[from the diary of Matthella Page Harrison as transcribed at a later date]
Monday, February 2nd - Intensely cold. No falling[sic] weather. No church yesterday.
Mr. Jones was called to Shepherdstown to perform the sad office of the burial of
Mrs. Andrews. Upper Longwood, Linden family and ourselves had service at Linden,
Cousin John, Deacon. I received a letter from my precious brother Archie today
which relieves me of much anxiety about him. He is near Mt. Crawford. There are
various reports of our troops coming to our relief, being stopped at Woodstock by
the snow, but I fear much it only exists in the minds of the newsmongers. Cousin
John was here today and thought it might be true. Our tyrants in Winchester are
drawing the reins tighter. They have carried off forcibly the servants in several
places. Sue and Flora McDonald got a pass from Gen. Kruserez to go to Richmond.
Five miles from Winchester they were stopped and accused of having letters of import-
ance. They were carried into a house by the wayside and searched by a black woman.
She was very much confused and said, "Indeed young ladies I don not know what I am to
do." They replied they didn't know either so they got off very well from that part
of the importune. When they reentered their carriage an officer got in with them.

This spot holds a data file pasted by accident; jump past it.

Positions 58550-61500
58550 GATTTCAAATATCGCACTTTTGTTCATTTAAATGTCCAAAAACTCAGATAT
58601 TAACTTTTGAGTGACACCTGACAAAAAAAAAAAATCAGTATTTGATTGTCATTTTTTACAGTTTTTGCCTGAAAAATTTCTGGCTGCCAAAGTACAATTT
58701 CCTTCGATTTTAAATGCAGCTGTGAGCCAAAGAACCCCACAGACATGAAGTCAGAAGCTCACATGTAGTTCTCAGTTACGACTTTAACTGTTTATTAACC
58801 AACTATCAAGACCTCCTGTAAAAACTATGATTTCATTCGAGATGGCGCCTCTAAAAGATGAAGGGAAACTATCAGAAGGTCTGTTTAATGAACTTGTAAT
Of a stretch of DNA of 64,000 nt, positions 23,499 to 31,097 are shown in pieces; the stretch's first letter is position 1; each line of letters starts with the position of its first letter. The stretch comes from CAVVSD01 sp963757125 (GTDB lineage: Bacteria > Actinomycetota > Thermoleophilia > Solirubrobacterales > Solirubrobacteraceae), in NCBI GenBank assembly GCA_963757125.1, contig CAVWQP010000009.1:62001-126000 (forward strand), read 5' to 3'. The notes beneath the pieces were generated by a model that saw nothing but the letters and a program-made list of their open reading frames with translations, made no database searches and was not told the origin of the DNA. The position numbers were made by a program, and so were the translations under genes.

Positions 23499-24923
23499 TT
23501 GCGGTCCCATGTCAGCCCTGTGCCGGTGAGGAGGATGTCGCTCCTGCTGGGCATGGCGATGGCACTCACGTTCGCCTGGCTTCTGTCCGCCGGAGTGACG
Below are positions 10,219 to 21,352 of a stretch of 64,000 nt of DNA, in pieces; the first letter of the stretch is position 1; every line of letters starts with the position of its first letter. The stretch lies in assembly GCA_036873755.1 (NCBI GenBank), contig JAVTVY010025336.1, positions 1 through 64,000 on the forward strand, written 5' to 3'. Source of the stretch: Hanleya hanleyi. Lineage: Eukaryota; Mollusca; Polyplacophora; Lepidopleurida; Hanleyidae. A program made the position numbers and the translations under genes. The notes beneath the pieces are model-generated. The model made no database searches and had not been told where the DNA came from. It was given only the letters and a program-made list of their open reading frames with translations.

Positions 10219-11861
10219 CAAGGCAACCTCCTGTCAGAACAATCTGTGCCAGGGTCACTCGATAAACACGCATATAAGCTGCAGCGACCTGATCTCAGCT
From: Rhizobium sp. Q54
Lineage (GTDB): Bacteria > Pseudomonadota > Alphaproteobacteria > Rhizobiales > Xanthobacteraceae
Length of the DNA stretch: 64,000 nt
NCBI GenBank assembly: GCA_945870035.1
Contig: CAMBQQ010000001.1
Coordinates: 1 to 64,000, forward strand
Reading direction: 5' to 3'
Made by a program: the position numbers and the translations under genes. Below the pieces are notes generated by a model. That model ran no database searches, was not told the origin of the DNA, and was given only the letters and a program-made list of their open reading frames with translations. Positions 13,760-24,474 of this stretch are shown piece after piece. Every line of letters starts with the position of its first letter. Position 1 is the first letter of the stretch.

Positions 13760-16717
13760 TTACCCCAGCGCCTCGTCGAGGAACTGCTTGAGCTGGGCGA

He said he had been ordered to do so to prevent the destruction of any important
papers they might have. On their arrival in town they were carried to the Provost;
also, their baggage, to be searched. On entering town they apprised their sister,
Mrs. Green, of their situation and she came immediately and insisted on the trunks
being searched in her presence, in consequence of which their examinations were not
very minute. They were finally released and returned home, but not to Richmond.
Mrs. Tuley wrote to Lee Blair and requested him, on the score of old friendship, to
get a pass for Miss Mary Jackson to go to Washington. He replied with many fine
speeches about recollection of past acquaintance etc., but refused the pass as her
visit might cause the death of many thousands of their brave men by valuable infor-
mation imparted. I suppose little Miss Mary has become formidable. Verily these
are horrible times in Yankee annals when a damsel of four feet some inches is
reckoned equal to Samson. And when these outrages are being committed in our midst,
the volcano which has thrown all this mud and dirt over us is as calm and smiling as
if its bosom was the dwelling of all things pure. We hear of grand entertainment in
town of the chief murderers, grand balls attended by those even who have kindred
breasting the death struggle for freedom, with heads glittering with gold powder
while many are dying of want. cousin Nannie Pleasant went to Miss Gro[?] wedding
with her head so adorned. Wrote to brother Archie tonight.
Gen. Kruserez: perhaps a mangled guess at the name of Union General Wlodzimierz B. Kryzanowski, a Polish nobleman who fled Poland for the United States after the rebellion of 1848.